Boole’s Legacy

I suspect the reader is now wondering how this could be possibly be useful. (If the reader actually wants to explore further, see here). Boole supplied an answer: at the end of the Investigation Boole applies his notation to philosophical texts by Baruch Spinoza (1632-77) and others, to test them logically. This was the first example of how Boole’s methods could strengthen the role of logic, a task taken further by others.

Bertrand Russell, who made efforts to have Boole’s papers printed, said that An Investigation of the Laws of Thought was (though perhaps not absolutely literally) “the work in which pure mathematics was discovered” (McHale, 1985). Boole’s work tended towards making mathematics more abstract, an aspect that probably appealed to Russell who read him and who attempted with Frege to reduce mathematics to symbolic logic. While ultimately that project failed, it led to further development of logic, including the development of precise notation for logic in philosophy. Ultimately this resulted in the Vienna Circle movement and the development of analytic philosophy.

However Boolean logic itself is best known for its association with computing.

Computing Giants (art in Oslo) (c) Juanma Pérez Rabasco/Flickr (CC BY 2.0)

Babbage had already worked on his Difference Engine, a programmable mechanical computer. He met Boole in 1862 and they discussed how the Difference Engine might be altered: it is intriguing to speculate what might have happened if they had worked together. Around the same time William Stanley Jevons (1835-82) who worked on Boole’s logical system created the Logic Piano (1870), a working mechanical computer.

Boolean algebra was further developed by Jevons, Schröder, Huntington and others, removing many of its perceived shortcomings.
In 1937 Claude Shannon (1916-2001) realised that boolean algebra could be employed to simplify the arrangement of electromechanical relays used for telephone call routing. More importantly, he also realised that those arrangements of relays could be used to solve problems. This principle of using switches to perform logic enabled the creation of digital computers. In 1943 Claude Shannon and Alan Turing met, and agreed that their work was compatible; indeed the computer Tommy Flowers was building at the time in Bletchley Park was based on Boolean logic. The work of Boole, once seen as marginal, is now central to the modern world.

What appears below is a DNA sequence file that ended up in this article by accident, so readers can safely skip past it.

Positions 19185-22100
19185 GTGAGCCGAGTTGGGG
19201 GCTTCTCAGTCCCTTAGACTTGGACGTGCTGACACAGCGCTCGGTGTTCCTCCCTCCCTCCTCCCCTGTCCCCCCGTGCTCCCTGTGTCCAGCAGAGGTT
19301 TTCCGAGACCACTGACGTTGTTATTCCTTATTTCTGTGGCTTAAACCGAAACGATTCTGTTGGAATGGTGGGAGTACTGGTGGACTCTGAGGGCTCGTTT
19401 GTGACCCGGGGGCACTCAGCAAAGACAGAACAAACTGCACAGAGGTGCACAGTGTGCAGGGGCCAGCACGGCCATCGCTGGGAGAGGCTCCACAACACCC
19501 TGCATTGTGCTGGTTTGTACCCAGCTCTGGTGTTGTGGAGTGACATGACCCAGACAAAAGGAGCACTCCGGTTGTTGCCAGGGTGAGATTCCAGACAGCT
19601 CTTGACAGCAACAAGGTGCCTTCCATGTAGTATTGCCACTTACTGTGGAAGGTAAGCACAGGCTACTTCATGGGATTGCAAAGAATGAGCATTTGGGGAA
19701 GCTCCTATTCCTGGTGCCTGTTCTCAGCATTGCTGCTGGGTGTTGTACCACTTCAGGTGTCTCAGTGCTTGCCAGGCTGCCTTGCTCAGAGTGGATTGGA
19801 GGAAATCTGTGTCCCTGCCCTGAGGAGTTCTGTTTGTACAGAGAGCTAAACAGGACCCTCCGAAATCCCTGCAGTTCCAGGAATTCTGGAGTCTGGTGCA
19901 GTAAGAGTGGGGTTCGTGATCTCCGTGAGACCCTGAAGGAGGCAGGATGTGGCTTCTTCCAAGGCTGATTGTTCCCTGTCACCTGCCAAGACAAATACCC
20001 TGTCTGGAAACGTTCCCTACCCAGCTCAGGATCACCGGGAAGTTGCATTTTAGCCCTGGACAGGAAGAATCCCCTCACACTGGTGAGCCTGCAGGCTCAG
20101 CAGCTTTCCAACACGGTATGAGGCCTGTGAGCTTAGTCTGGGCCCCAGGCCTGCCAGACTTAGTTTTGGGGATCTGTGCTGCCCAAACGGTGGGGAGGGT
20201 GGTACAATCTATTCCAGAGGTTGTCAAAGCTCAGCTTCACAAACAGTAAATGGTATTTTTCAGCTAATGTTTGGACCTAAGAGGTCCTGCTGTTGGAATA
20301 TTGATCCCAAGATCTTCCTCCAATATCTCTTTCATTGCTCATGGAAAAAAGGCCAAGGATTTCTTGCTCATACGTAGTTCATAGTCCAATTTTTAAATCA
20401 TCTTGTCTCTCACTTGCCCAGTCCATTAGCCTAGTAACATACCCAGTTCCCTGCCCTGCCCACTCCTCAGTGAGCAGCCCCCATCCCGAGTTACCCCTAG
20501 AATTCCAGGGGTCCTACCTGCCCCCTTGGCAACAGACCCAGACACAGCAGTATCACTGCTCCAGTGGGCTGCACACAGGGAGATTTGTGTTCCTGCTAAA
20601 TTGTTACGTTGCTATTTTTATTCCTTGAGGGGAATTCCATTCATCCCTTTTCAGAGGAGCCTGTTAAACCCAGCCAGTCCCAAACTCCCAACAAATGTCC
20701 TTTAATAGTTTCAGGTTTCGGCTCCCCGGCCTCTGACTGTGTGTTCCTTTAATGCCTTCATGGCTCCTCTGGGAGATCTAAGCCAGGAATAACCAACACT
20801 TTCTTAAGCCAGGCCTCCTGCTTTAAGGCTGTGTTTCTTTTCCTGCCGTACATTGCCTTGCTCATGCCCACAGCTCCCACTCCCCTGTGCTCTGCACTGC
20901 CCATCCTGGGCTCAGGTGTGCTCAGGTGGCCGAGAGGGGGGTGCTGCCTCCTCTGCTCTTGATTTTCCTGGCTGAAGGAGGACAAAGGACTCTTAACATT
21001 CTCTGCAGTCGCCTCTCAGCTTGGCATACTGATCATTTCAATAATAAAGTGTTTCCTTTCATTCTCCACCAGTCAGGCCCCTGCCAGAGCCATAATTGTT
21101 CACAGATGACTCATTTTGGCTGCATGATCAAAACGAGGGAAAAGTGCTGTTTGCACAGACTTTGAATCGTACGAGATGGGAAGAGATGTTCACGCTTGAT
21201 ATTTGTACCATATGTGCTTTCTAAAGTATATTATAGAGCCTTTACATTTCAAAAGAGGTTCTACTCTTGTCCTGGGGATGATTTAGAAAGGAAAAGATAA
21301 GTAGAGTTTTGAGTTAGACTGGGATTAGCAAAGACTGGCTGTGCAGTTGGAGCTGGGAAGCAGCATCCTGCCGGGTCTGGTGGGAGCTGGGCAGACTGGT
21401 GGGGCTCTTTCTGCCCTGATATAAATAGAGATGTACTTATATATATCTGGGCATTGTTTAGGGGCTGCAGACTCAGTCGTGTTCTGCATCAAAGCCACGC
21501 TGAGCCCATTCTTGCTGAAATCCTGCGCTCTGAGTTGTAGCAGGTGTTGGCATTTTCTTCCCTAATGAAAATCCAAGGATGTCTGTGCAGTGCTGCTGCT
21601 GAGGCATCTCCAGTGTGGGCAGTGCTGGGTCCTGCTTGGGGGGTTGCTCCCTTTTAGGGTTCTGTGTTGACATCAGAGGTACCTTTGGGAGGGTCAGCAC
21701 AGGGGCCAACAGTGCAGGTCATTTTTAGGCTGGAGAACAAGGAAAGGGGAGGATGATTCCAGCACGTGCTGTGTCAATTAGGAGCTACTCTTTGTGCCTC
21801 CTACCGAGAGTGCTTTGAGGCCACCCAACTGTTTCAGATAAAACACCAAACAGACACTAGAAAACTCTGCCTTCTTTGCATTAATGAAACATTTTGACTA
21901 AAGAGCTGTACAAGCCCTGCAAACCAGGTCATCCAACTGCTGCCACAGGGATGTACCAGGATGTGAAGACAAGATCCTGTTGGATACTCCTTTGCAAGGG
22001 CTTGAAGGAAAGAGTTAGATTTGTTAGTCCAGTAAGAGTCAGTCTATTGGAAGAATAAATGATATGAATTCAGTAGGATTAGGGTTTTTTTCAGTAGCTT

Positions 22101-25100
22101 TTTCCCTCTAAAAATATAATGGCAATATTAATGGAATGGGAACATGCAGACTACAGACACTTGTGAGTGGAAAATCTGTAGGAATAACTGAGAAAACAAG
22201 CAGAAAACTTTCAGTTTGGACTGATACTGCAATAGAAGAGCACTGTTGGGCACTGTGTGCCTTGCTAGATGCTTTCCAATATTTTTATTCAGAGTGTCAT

George Boole in sunglassesFeatured Image: Boole is Coole, (c) IrishPhilosophy (CC BY-NC-SA 2.0)


SEP: George Boole

Des McHale (1985) George Boole: His life and work, Boole Press (now republished).

James Gasser (2004) “George Boole” in Dictionary of Irish Philosophers, pp. 26-9.

Janet Heine Barnett (2013) Origins of Boolean Algebra in the Logic of Classes: George Boole, John Venn and C. S. Peirce (pdf) on – the UCC website celebrating the 200th anniversary of George Boole’s birth.

New Apps: The Spinoza-Clarke dispute in Boole (the origins of analytic philosophy, reconsidered)

NYU.EDU The Role of Formalization: Boole’s influence on Frege

Further Reading

Irish Times: How George Boole’s zeroes and ones changed the world

Yovisto: George Boole – The Founder of Modern Logics

The Riverside (UCC): George Boole’s untimely death (including a mention of Boole meeting Babbage, plus extracts from letters)

Boole’s books on Project Gutenburg: An Investigation of the Laws of Thought and The Mathematical Analysis of Logic

Also on Project Gutenburg, Philosophy and Fun of Algebra by Mary Everest Boole (also in audio), mathematician, educationalist and wife of George Boole.

Mary Everest Boole’s exchange of letters with Charles Darwin

Those Amazing Boole Girls: about George and Mary’s five remarkable daughters including Alicia, a mathematician, Lucy, a professor of chemistry, and Ethel (Voynich) author The Gadfly.

Scroll to Top